The Electrical World, November 4, 1893, page 362:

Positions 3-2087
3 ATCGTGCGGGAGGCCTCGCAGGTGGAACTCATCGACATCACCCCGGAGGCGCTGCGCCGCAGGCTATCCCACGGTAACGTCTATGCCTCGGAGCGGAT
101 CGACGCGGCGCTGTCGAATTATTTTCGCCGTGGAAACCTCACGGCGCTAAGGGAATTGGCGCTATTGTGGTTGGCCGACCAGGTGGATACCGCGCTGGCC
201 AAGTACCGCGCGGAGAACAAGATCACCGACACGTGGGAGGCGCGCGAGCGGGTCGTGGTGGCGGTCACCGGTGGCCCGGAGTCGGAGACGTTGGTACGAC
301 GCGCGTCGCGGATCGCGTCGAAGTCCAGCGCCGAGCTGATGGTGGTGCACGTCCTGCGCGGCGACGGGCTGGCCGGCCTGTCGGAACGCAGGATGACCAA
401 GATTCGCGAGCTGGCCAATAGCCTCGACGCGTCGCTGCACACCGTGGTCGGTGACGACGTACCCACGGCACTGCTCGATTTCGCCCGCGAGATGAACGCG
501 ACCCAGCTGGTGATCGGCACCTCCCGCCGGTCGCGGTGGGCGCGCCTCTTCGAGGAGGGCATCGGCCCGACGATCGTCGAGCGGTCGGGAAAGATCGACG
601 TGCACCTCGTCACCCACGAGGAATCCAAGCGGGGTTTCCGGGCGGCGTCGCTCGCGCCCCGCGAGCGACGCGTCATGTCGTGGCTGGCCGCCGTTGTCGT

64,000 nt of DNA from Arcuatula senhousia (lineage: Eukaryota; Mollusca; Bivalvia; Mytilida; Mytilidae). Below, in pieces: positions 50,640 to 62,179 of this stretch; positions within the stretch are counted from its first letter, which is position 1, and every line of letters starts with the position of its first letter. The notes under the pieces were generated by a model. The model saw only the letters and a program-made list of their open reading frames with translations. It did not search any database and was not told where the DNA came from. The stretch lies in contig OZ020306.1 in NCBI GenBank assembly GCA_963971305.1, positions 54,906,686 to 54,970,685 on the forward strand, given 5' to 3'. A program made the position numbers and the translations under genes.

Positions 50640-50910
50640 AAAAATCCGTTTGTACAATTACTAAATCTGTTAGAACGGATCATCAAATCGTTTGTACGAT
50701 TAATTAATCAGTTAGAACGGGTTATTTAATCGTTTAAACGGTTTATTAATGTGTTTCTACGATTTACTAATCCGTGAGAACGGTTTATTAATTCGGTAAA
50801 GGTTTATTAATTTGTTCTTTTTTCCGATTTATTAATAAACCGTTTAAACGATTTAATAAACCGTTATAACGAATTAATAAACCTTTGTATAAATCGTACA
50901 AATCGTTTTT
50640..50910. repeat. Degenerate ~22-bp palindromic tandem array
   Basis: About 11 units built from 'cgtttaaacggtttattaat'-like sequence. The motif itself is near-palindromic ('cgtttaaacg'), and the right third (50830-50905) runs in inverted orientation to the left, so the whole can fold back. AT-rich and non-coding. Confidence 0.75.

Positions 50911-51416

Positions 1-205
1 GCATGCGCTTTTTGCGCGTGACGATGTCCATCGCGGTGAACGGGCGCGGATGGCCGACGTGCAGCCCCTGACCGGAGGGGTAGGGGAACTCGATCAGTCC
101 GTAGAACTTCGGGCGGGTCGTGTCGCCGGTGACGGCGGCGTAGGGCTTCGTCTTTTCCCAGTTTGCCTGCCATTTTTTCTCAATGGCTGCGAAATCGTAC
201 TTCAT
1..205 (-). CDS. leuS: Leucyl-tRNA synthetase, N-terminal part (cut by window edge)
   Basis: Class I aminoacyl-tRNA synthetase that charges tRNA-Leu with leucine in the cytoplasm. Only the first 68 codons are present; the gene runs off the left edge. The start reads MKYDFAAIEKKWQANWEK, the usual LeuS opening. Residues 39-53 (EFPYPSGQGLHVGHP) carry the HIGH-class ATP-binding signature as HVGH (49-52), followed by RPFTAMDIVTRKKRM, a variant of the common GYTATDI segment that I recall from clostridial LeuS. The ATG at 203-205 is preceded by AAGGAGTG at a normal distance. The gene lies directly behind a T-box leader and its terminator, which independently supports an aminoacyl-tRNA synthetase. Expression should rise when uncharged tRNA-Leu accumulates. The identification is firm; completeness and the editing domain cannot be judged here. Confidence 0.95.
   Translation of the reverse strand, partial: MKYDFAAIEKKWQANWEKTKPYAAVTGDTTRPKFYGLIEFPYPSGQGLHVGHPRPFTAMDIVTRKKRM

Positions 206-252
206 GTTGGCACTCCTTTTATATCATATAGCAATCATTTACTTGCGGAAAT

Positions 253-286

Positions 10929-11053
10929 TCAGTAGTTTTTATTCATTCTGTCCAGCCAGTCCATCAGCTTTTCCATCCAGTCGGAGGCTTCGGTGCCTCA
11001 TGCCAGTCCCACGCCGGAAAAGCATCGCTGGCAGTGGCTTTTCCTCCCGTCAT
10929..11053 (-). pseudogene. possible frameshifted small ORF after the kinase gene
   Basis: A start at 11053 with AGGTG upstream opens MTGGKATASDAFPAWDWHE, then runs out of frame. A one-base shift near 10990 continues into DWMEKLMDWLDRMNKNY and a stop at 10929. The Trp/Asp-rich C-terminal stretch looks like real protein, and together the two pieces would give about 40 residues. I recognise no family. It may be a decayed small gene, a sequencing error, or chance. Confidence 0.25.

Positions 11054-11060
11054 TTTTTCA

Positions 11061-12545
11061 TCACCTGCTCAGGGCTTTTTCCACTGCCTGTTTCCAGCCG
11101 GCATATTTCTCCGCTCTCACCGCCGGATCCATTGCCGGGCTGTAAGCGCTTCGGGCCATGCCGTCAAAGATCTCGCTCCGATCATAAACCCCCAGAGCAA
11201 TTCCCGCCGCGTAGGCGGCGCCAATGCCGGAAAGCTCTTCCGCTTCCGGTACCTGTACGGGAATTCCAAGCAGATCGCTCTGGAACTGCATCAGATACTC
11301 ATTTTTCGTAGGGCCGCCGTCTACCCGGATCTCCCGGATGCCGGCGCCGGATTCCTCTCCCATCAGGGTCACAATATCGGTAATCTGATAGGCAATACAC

Telephone Newspaper.--The "Zeit. fuer Elek.," for Oct. 1, contains an interesting technical description by the late Mr. Puskas, of Budapest, of his novel "Telephonic Newspaper," which was mentioned in the Digest, March 18. This new application of the telephone, which consists in sending news by telephone from one central station to any number of subscribers, was successfully put into use in the city of Budapest, and appears to be still used. He claims that even the modern newspapers do not give the news sufficiently quickly; in his system all the time required in writing, composing, printing and distributing is saved, and all news is transmitted by telephone the moment it is received. As most of the news requires only a few minutes, it is repeated from hour to hour, the "history of the past hour" being added each time. Any subscriber to the regular municipal telephone company can be connected at any time with this news distributing centre. When a listener has finished he hangs up his telephone, which automatically disconnects him from the news station and connects him again with the regular station; the distribution of news begins at the beginning of each hour. The arrangement is such that when connected with the news centre it is not possible for a subscriber to talk or ring his bell, and in that way to disturb the transmission of the news, willfully or otherwise; if it were not for this all the telephones might be connected in multiple to the single induction coil of a transmitter, instead of this, however, the arrangement which he adopts is to have a separate primary and secondary coil for each subscriber, all the primaries being connected in series with the single transmitter; he prefers this arrangement, although they may also be connected in multiple or in series multiple, or there may be several, say ten, transmitters all of which are operated by one speaker, and each of which has ten induction coils, thus supplying 100 subscribers; whenever several are connected in multiple arc the sound in each one will be less the more subscribers there are connected, besides which, two subscribers could then talk with each other, thus interfering with the transmission; it is evident that in his arrangement either grounded circuits or metallic circuits or both can be used; each subscriber's circuit contains an annunciator, which announces that he wishes to be cut off without requiring the ringing of a bell which would interfere with the transmission; instead of speaking the news into a transmitter, he suggests that it might be first inscribed on a phonograph, and then transcribed from it.